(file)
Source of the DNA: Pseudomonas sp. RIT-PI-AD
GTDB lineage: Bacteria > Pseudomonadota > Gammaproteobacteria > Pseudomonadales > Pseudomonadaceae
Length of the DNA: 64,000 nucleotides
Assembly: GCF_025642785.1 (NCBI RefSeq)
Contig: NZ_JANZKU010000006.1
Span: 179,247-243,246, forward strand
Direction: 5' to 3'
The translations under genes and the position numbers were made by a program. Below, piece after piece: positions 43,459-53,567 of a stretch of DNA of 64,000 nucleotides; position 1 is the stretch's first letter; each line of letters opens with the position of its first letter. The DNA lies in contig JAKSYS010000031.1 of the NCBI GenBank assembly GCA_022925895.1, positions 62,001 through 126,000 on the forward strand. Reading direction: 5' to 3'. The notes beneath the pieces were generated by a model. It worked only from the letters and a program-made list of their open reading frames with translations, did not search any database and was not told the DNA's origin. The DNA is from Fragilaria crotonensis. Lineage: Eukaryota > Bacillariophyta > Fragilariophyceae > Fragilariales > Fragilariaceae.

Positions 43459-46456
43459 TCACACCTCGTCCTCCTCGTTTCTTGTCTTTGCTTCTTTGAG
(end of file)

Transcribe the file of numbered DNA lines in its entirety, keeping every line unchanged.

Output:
Source of the DNA: Pseudomonas sp. RIT-PI-AD
GTDB lineage: Bacteria > Pseudomonadota > Gammaproteobacteria > Pseudomonadales > Pseudomonadaceae
Length of the DNA: 64,000 nucleotides
Assembly: GCF_025642785.1 (NCBI RefSeq)
Contig: NZ_JANZKU010000006.1
Span: 179,247-243,246, forward strand
Direction: 5' to 3'
The translations under genes and the position numbers were made by a program. Below, piece after piece: positions 43,459-53,567 of a stretch of DNA of 64,000 nucleotides; position 1 is the stretch's first letter; each line of letters opens with the position of its first letter. The DNA lies in contig JAKSYS010000031.1 of the NCBI GenBank assembly GCA_022925895.1, positions 62,001 through 126,000 on the forward strand. Reading direction: 5' to 3'. The notes beneath the pieces were generated by a model. It worked only from the letters and a program-made list of their open reading frames with translations, did not search any database and was not told the DNA's origin. The DNA is from Fragilaria crotonensis. Lineage: Eukaryota > Bacillariophyta > Fragilariophyceae > Fragilariales > Fragilariaceae.

Positions 43459-46456
43459 TCACACCTCGTCCTCCTCGTTTCTTGTCTTTGCTTCTTTGAG